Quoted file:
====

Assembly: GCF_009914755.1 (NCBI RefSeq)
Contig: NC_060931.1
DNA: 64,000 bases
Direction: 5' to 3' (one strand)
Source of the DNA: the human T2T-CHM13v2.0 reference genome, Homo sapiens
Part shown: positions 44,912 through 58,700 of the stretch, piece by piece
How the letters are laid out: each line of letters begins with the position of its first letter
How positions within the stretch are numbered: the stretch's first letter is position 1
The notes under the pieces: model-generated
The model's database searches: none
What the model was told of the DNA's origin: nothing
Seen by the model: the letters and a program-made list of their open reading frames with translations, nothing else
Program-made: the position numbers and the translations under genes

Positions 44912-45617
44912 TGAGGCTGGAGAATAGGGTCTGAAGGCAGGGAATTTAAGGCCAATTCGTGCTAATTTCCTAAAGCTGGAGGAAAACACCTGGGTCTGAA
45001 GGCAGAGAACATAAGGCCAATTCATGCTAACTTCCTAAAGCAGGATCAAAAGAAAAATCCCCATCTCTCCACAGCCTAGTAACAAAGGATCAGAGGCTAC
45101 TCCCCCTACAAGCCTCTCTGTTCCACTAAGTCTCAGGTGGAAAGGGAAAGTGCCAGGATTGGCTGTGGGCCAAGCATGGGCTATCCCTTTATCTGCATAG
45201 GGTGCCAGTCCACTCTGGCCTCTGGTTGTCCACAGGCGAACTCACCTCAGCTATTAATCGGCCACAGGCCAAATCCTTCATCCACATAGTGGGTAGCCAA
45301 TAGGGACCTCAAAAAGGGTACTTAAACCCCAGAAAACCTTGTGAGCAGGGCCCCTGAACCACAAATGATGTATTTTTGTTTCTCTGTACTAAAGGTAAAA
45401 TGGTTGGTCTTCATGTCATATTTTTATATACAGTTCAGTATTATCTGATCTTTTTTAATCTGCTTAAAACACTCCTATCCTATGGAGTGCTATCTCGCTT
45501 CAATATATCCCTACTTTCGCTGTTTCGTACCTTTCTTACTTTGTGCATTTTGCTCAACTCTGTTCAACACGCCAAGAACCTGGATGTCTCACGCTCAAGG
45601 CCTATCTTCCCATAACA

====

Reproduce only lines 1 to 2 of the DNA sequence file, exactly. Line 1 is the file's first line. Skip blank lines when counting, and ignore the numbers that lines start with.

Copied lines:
Assembly: GCF_009914755.1 (NCBI RefSeq)
Contig: NC_060931.1